Publication: Monitor Volume: 4 Issue: 158

The Clinton administration continued to prepare over the weekend for this week’s long-awaited summit meeting in Moscow between Presidents Bill Clinton and Boris Yeltsin. The preparations come despite some ten days of tumult that have left the itinerary for the two-day meeting in a shambles and have all but eliminated hopes of any meaningful diplomatic breakthroughs. U.S. Deputy Treasury Secretary Lawrence Summers summed up the Clinton administration’s dilemma when he said over the weekend that the U.S. summit delegation still does not know with whom it will be meeting or what it can expect to hear in terms of Russian economic policy. “At this point, we don’t have a Russian economic team,” Summers told a news briefing. “We don’t have a Russian economic plan.” (Reuter, August 21)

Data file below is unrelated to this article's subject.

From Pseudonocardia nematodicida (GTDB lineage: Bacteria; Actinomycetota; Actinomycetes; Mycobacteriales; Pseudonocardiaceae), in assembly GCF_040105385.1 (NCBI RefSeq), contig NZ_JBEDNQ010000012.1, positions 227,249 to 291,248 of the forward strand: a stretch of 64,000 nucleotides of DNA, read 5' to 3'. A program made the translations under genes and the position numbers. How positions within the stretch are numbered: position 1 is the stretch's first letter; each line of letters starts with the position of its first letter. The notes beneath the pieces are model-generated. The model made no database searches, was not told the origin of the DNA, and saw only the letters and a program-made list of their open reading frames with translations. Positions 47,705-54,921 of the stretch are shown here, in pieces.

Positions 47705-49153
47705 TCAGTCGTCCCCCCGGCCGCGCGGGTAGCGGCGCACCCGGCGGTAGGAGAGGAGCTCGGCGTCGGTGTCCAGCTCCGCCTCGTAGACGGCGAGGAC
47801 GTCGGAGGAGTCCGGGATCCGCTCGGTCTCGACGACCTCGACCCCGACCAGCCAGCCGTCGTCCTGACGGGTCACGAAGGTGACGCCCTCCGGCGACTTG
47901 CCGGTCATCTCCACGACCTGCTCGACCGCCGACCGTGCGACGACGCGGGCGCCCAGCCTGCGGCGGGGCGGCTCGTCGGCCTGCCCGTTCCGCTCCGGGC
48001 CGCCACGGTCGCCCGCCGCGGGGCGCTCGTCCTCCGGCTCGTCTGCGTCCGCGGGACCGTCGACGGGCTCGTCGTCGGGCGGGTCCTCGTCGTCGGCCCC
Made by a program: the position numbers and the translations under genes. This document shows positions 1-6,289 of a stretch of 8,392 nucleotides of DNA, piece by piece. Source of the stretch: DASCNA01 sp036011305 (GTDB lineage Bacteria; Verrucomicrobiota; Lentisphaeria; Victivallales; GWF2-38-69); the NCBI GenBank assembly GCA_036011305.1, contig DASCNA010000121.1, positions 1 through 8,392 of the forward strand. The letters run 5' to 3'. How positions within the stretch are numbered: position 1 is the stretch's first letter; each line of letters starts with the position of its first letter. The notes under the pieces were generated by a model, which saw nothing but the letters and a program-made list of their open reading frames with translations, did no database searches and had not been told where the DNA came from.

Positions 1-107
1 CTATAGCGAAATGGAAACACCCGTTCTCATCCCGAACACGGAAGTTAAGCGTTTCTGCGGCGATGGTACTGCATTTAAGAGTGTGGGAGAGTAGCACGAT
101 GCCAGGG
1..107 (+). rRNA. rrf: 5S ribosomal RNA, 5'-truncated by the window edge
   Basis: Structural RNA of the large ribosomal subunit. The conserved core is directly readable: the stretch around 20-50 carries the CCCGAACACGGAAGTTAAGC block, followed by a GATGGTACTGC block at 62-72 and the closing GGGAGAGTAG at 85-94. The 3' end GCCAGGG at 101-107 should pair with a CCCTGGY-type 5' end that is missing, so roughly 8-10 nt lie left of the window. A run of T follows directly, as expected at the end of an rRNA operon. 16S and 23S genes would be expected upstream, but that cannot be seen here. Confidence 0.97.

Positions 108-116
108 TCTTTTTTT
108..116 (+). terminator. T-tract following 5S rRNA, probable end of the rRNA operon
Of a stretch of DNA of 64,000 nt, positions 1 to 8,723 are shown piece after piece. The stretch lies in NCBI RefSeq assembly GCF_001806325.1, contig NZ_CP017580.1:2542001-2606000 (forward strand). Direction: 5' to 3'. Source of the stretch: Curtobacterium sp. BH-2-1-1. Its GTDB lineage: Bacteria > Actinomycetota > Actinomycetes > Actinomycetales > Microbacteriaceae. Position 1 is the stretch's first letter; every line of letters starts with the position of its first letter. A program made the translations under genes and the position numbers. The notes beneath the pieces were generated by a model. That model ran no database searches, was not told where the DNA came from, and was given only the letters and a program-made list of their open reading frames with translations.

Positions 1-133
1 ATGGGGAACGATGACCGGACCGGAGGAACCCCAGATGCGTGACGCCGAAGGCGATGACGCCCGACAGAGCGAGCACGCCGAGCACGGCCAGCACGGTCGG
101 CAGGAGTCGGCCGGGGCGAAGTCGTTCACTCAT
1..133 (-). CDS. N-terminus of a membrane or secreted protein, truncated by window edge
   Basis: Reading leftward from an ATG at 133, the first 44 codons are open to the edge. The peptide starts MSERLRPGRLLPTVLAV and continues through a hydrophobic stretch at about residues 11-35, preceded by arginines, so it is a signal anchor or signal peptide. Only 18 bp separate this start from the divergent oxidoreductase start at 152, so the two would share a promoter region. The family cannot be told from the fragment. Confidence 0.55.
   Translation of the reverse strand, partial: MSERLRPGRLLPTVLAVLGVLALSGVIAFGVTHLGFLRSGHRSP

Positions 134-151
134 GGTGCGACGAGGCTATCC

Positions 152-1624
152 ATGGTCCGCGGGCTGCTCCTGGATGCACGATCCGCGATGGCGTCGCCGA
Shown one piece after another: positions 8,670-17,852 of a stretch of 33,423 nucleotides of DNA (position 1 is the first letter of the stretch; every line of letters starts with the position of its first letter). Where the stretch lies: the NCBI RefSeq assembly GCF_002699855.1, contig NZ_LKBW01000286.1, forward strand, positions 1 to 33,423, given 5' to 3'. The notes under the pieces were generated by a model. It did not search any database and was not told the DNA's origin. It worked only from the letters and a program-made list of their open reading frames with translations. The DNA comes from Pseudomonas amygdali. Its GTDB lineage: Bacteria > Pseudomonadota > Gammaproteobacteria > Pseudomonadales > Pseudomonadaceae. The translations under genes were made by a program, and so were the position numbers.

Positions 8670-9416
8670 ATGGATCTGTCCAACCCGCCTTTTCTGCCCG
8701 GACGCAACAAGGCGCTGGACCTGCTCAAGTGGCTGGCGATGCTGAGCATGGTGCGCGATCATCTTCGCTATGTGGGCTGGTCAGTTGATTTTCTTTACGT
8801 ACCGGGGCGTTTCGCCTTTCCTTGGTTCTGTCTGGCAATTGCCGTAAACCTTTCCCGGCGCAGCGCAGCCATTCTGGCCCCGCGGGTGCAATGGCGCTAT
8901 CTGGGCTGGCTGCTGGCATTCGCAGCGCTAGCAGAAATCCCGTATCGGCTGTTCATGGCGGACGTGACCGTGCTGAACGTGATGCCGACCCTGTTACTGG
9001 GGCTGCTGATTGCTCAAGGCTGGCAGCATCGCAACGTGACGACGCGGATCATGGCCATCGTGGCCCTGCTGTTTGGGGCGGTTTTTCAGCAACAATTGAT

That Washington’s focus in recent days has been almost entirely on the Russian economy says much about the disastrous lead-up to the summit meeting. Several weeks ago, Clinton administration officials were looking forward to the summit with at least some small hope that the talks in Moscow might narrow differences between Russia and the United States on a number of key security and foreign policy issues. The most important of these included the conflict in Kosovo, the latest standoff between Iraq and the UN, the nuclear arms race in South Asia, and Russian-U.S. tensions over Russia’s military and nuclear cooperation with Iran. Indeed, various nonproliferation issues–including especially the transfer of Russian missile technologies to Iran–were expected to top the American agenda during the talks. The two sides also hoped to move forward in winning Russian ratification of the START II treaty and in launching talks on a follow-up START III agreement.